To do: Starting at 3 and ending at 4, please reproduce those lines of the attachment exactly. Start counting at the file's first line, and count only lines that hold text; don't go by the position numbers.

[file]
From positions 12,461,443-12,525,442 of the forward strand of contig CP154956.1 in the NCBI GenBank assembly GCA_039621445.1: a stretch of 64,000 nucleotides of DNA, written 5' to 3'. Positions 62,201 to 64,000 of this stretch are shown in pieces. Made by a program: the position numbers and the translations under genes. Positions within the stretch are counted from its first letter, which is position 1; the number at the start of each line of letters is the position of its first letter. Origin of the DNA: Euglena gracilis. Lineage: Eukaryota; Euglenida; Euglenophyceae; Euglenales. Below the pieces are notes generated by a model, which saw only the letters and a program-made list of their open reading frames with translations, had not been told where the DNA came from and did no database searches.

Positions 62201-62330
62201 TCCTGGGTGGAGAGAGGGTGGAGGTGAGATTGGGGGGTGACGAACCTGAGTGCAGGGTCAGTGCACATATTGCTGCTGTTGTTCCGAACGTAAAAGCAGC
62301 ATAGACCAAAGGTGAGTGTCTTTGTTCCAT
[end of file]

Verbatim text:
62201 TCCTGGGTGGAGAGAGGGTGGAGGTGAGATTGGGGGGTGACGAACCTGAGTGCAGGGTCAGTGCACATATTGCTGCTGTTGTTCCGAACGTAAAAGCAGC
62301 ATAGACCAAAGGTGAGTGTCTTTGTTCCAT